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Swifts
by
Guido Gezelle


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Cypselus apus

“See, see, see,
see! see! see!
see!! see!! see!!
                   see!!!”
hear hear these
weeping swifts
twice or thrice 
                   three,
sweeping and 
weeping there:
“Do we see . . .
                   see
anyone
we can’t flee?
We, we? we?? 
                   we???”

Peeping and
cheeping, lithe
and disci- 
                   plined;
wheeling and 
reeling as
quick as the 
                   wind;
lifting and
drifting 
so swift on the 
                   wing,
going and
rowing round
spires they 
                   swing.

Down they are
gliding, soon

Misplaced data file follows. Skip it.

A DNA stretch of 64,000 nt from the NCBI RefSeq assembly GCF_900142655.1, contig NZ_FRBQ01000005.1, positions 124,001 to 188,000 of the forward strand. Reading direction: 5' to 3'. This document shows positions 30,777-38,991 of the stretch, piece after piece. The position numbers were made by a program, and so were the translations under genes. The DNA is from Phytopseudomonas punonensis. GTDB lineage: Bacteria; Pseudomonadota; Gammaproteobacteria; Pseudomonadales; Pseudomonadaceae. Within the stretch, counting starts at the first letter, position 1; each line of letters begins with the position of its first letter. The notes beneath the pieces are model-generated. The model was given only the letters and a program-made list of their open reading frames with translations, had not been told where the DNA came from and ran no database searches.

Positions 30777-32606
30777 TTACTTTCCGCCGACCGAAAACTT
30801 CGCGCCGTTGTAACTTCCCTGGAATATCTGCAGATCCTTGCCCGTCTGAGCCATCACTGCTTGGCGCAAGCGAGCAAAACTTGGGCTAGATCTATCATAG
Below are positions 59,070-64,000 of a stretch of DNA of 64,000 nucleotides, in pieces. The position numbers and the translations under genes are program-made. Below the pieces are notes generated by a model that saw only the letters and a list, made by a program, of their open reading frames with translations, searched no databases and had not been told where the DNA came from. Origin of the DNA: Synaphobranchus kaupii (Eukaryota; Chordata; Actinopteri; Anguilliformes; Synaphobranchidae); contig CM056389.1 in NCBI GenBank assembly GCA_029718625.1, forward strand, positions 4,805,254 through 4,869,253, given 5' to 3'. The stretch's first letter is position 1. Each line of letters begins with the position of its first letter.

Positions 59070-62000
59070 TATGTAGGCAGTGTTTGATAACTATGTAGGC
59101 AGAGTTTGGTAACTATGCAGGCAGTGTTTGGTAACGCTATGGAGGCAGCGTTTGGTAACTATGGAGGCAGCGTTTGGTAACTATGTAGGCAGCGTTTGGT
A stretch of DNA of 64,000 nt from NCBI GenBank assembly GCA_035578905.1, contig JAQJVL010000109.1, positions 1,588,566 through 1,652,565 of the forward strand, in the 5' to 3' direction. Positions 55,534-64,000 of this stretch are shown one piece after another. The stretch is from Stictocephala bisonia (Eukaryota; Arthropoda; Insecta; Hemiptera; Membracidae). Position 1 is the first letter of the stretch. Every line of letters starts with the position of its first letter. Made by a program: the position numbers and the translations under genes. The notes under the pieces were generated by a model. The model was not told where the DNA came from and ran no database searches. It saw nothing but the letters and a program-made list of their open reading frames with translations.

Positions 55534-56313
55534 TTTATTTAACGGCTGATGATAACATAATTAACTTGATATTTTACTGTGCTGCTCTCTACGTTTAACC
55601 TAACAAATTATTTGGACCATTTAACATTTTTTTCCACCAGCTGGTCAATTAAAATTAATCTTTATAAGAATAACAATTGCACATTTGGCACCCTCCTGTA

widening their 
                   flight;
skyward are
waving their
wings in the 
                   height:
scarcely I
hear these . . . I
no longer 
                   see,
singing still
vividly:
“We??? we?? We? 
                   We . . .”


© Translation: 1989, Paul Claes and Christine D’haen.
From The Evening and the Rose: 30 Poems (Guido Gezellegenootschap, Antwerp, 1989)

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Guido Gezelle (1830 - 1899) was a Belgian priest and poet whose style is often compared to that of English poet Gerard Manley Hopkins. Typically, he wrote about nature, religion, and Flemish nationalism and his poems are noted for their distinctive use of rhyme, metaphor, and sound. Though his dream was to serve as a missionary in England, Guido spent most of his life training other priests.


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